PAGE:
Issue of the Week: Williams’ Death Must Be Thoroughly Investigated
Plus: Hero of the Week
Sep. 26, 2012
Milwaukee Police Chief Ed Flynn (left) and Milwaukee County DA John Chisolm
As of this writing, we don’t know if U.S. Attorney James Santelle will investigate the death of Derek Williams while in the back of a Milwaukee Police Department (MPD) squad car.
Santelle says he is considering it.
We urge federal prosecutors to take a long, serious look at what happened to Williams, who died in July 2011 after repeatedly telling MPD officers that he could not breathe. Those officers ignored Williams’ cries for help until it was too late. Williams’ death was first attributed to natural causes, most likely the result of sickle cell crisis. But more information about Williams’ death has forced the medical examiner to change the cause of death from natural to homicide.
Milwaukee County District Attorney John Chisholm said he would set up a special prosecutor to handle the criminal investigation and to conduct a public inquest. We support Chisholm’s efforts to provide more transparency and provide justice.
But what about MPD Chief Edward Flynn? He isn’t saying much, though he did say that the department would cooperate with any investigations. The department has already begun training officers on how to handle individuals who are suffering from sickle cell crisis.
Something has to change. The MPD has a blemished history, especially in its relations with minority suspects and members of the city’s minority communities. And Chief Flynn’s recent actions haven’t inspired confidence. His officers have been accused of conducting unauthorized strip searches. In July, Flynn walked out of a Fire and Police Commission meeting before the public could ask him questions about the death of Darius Simmons, an unarmed African-American 13-year-old who was allegedly shot and killed by his white neighbor, John Spooner. Officers held Simmons’ mother in a squad car instead of allowing her to go to the hospital to be with her son.
And now Derek Williams has died while in police custody.
We cannot repeat the bad old days of MPD Chief Harold Breier.
The MPD under Chief Flynn must find a way to keep our community safe while respecting the lives and civil rights of those in custody. If Milwaukeeans have to rely on investigations by the district attorney and U.S. attorney to enforce those standards, then let the investigations begin.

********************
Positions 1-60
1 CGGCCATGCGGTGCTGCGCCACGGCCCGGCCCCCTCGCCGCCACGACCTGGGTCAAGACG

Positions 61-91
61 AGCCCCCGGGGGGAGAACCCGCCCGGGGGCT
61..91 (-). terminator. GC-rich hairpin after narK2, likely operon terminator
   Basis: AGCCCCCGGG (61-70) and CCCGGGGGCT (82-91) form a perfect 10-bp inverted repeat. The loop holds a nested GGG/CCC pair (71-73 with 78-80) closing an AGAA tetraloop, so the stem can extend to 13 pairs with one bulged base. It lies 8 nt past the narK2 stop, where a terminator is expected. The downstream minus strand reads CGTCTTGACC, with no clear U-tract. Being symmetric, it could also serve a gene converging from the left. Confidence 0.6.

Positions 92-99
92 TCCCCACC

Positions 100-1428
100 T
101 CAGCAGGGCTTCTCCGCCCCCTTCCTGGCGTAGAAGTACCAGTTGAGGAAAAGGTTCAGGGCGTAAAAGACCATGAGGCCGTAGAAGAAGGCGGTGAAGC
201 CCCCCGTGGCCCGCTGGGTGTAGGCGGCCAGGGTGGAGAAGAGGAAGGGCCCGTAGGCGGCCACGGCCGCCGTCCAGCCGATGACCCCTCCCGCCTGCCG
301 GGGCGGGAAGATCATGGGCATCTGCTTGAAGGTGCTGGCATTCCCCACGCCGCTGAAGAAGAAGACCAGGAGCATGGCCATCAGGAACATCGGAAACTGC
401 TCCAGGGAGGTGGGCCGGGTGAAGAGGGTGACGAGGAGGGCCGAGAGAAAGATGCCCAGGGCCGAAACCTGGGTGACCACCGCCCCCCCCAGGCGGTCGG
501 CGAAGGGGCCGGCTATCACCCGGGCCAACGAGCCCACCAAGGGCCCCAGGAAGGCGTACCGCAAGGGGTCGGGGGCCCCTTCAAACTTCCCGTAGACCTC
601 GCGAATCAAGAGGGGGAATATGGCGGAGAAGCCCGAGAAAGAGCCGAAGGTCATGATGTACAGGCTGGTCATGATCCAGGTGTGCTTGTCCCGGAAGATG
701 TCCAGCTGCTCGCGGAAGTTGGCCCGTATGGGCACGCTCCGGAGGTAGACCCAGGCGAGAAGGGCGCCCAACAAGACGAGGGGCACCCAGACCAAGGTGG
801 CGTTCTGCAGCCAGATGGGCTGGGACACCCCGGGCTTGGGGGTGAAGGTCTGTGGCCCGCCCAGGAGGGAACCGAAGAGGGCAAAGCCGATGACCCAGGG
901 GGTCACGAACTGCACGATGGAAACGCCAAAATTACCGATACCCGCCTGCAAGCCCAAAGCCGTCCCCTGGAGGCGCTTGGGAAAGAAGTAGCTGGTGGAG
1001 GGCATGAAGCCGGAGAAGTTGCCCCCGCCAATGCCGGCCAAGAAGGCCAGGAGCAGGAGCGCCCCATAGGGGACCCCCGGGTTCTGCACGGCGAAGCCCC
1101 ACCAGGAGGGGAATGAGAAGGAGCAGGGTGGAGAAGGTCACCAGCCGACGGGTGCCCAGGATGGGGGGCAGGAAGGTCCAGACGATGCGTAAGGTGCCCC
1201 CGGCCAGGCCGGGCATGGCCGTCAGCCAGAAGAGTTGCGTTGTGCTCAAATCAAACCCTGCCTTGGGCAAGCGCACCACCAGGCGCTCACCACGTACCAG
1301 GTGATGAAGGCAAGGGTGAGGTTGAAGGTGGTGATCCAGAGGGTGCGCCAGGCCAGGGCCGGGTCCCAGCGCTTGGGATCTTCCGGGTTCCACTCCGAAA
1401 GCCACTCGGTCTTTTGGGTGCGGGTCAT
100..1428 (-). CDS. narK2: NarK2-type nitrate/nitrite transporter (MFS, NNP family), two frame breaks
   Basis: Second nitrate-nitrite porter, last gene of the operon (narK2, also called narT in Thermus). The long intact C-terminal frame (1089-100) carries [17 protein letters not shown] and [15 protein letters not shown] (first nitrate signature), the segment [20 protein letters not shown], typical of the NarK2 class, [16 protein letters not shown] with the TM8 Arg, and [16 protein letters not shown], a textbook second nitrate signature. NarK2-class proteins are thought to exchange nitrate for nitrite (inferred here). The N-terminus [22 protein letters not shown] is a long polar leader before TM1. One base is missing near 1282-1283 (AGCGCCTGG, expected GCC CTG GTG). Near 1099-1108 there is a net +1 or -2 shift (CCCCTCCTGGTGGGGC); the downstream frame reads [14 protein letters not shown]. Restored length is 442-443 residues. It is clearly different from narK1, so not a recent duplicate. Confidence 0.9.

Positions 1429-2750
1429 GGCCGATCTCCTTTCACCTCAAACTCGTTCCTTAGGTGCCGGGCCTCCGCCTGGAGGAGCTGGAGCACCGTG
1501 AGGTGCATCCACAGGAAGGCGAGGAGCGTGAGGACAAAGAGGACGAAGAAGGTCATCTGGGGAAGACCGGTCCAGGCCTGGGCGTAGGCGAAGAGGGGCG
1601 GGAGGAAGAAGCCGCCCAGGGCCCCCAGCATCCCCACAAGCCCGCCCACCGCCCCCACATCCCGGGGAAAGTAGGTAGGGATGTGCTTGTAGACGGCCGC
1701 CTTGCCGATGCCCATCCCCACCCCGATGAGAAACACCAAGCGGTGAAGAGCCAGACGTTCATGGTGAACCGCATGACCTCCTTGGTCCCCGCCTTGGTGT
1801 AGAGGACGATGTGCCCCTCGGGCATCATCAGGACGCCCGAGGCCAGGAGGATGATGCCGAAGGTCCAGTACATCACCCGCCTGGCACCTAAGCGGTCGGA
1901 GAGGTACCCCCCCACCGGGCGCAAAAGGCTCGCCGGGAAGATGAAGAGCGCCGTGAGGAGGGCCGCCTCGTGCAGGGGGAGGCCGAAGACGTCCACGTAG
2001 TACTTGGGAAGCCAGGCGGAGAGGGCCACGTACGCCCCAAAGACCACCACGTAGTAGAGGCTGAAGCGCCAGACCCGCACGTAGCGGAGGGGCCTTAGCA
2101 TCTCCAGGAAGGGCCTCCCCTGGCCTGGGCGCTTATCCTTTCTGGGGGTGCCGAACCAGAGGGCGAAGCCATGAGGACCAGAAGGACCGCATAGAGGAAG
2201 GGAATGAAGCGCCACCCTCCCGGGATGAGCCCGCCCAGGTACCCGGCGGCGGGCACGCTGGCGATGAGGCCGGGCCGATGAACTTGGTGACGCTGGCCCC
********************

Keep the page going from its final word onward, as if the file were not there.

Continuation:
A memorial fund is being set up to support Williams’ three young children. You can donate by making out a check to the Derek M. Williams Jr. Children’s Memorial Fund and sending it to Samster, Konkel & Safran, Riverfront Plaza Suite 405, 1110 N. Old World Third St., Milwaukee, WI 53203.
Heroes of the Week: Racine Symphony Orchestra Volunteers
Over 81 years, the Racine Symphony Orchestra (RSO) has performed more than 400 concerts with the mission of enriching, educating and entertaining southeastern Wisconsin children and adults alike. RSO (800 Center St., Suite 120, Racine) is the largest professional performing arts organization in Racine and is the county’s only symphony orchestra. Of the nonprofit’s six annual concerts, five are educational opportunities for students and three are offered free to the public. One outreach opportunity includes the orchestra’s 50-year tradition of performing free concerts for fifth-grade students, which has engaged more than 85,000 young people and is a critical part of the local school system. The orchestra regularly supports and collaborates with smaller arts organizations, partners with the League of American Orchestras to collect food for the local food bank (Orchestras Feeding America), collects over-the-counter medications for the local Health Care Network, and contributes more than $150,000 to the local economy.
“The RSO’s board of directors and volunteers are very important to the success of the orchestra,” says Bonnie Prochaska, executive director of RSO. “Components of the organization would not get done if we did not have an active board and exceptional volunteer base of help.”
RSO always needs volunteers to join the board of directors and board committees, as well as people to help at concerts and with mailings. Additionally, the symphony is seeking monetary support to help finance its growing educational opportunities and is specifically in need of an LCD projector for presentations. For more information about RSO programs, volunteer opportunities or donating, please visit www.racinesymphony.org or contact Bonnie Prochaska at 262-636-9285 or firstname.lastname@example.org.